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Title: The Nanosecond Pulsed Dielectric Barrier Discharge Plasma Actuator for Boundary Layer Separation Control
Authors: Meehan, Kristofer C
Advisors: Shneider, Mikhail N
Contributors: Mechanical and Aerospace Engineering Department
Keywords: Dielectric Barrier Discharge
Dynamic Stall
Flow Control
Nanosecond discharge
Nonlinear Optics
Subjects: Aerospace engineering
Applied physics
Plasma physics
Issue Date: 2023
Publisher: Princeton, NJ : Princeton University
Abstract: Since the mid-1990's, nonequilibrium plasmas have been brought into the limelight as an effective method of influencing flows of aeronautical interest, including shock position control, boundary layer momentum addition, and airfoil stall mitigation. Plasma actuation shows promise to address the time dependent process of dynamic stall as a nonintrusive, high bandwidth active control method. The highly dynamic phenomena of Retreating Blade Stall (RBS), as experienced by pitching blade rotorcraft, is a possible candidate for plasma flow control. This work investigates nanosecond pulsed Surface Dielectric Barrier Discharge (ns-SDBD) plasma actuators in their ability to mitigate stall by a two-pronged approach: Experimental demonstrations of separation mitigation and investigations into actuator plasma dynamics for improved design and understanding. Flow control is demonstrated on a NACA-0015 airfoil in constant angle of attack and pitching modes for Reynolds numbers $\text{Re}\leq6.8\times10^5$ and reduced frequencies $k\leq0.049$. In the steady stall condition, flow reattachment time and the number of pulses required for flow reattachment is explored, demonstrating effective reattachment of the flow. Dynamic stall mitigation is demonstrated for high peak angles of attack for an airfoil in the fully reversed flow condition, as seen in RBS. Observed drag changes are within 10\% for all tests. For the purposes of device design improvement, the plasma electric field dynamics are measured with the nonlinear laser diagnostic femtosecond Electric Field Induced Second Harmonic Generation (fs-EFISH), which allows for directionally sensitive and temporally resolved measurements. In-situ measurements of ns-SDBD's have traditionally been difficult to achieve due to surface effects, fast timescales, and the sub-millimeter plasma thickness at atmospheric pressure. Surface perpendicular electric field measurements have been collected in the plasma of ns-SDBD's in atmospheric and rarefied air. Averaged maximum ionization wave reduced electric fields are found to be $|E|/N=455.3\pm68.2~\text{Td}$. Qualitative field dynamics are supported by the literature.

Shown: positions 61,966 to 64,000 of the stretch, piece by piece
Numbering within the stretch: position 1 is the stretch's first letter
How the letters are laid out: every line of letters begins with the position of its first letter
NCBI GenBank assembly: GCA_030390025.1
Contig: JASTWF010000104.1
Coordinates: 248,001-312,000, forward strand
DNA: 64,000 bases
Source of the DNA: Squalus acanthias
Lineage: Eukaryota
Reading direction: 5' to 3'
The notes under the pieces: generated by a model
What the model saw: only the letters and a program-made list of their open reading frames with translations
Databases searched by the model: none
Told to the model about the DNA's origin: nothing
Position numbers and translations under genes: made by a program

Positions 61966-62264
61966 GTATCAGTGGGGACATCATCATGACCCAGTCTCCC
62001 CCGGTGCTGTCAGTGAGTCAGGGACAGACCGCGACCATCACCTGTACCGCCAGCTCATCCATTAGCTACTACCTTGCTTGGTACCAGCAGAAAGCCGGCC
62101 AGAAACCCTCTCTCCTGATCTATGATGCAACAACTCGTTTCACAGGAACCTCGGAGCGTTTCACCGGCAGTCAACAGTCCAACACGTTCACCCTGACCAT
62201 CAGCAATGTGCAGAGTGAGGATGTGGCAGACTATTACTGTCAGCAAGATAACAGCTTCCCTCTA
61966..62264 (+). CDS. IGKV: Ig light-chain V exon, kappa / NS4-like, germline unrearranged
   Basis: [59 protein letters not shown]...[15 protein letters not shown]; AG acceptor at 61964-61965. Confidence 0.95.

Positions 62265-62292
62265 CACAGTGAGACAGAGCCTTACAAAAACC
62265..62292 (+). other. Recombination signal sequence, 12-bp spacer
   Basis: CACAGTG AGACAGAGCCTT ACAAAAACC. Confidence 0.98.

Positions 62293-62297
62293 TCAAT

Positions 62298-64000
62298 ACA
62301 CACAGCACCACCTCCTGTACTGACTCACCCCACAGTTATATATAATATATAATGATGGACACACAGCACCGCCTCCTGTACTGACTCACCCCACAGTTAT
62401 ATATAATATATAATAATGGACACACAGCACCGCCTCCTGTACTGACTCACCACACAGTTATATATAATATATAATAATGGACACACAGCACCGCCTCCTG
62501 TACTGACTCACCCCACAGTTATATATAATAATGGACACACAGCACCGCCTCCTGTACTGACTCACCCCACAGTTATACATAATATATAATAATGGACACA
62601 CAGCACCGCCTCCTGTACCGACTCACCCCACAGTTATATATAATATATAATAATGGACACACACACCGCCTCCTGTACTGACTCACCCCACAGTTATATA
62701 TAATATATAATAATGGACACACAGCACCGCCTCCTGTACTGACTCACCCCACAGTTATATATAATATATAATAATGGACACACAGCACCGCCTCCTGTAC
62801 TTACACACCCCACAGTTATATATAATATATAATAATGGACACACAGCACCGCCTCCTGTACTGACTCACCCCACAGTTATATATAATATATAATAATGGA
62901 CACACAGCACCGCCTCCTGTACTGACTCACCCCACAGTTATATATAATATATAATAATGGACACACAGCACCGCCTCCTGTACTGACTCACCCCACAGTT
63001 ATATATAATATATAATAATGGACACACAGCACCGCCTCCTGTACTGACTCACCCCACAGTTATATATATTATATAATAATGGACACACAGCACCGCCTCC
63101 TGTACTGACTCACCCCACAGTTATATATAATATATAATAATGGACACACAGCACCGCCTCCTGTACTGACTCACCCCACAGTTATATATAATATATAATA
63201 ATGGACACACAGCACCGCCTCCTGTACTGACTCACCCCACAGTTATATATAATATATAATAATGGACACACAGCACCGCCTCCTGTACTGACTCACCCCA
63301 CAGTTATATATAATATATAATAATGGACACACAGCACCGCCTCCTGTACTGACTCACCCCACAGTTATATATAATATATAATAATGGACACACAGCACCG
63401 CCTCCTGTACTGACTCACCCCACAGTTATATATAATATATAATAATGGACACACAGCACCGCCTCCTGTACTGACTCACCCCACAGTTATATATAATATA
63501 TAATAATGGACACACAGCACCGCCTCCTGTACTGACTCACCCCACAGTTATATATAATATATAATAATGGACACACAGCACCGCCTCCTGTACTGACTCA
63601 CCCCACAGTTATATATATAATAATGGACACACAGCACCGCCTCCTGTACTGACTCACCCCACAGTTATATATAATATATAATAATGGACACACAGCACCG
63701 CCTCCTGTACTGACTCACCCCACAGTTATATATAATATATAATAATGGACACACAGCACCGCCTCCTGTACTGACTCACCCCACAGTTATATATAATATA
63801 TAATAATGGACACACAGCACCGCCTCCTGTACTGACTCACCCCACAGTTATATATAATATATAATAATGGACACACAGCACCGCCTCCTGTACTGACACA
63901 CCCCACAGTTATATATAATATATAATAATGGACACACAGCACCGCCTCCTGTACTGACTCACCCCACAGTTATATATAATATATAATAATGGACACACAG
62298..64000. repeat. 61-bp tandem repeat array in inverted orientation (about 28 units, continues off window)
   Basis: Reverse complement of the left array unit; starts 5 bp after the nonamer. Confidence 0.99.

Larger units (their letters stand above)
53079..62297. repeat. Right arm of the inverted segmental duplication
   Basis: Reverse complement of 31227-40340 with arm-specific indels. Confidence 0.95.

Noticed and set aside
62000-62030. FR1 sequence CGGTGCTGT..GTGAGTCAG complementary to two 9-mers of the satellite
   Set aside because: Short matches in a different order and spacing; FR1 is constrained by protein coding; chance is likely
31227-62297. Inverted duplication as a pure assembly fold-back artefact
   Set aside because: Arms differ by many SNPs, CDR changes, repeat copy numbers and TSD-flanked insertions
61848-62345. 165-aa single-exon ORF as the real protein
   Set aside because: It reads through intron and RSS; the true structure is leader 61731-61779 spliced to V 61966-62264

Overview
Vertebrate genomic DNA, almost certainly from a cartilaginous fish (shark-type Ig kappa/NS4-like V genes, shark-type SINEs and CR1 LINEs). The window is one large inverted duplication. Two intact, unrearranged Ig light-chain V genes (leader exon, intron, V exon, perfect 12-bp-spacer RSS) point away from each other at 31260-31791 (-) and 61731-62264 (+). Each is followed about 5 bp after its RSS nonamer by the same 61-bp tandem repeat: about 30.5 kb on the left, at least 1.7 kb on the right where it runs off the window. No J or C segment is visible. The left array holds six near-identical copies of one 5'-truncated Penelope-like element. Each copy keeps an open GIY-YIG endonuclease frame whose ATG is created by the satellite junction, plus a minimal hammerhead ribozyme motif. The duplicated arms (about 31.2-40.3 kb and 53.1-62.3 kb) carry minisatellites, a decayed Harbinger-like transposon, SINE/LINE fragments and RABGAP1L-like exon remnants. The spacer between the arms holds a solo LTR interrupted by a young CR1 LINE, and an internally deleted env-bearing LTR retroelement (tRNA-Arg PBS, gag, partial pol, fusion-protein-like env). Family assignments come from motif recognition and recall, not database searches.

Type of Material: Academic dissertations (Ph.D.)
Language: en
Appears in Collections:Mechanical and Aerospace Engineering

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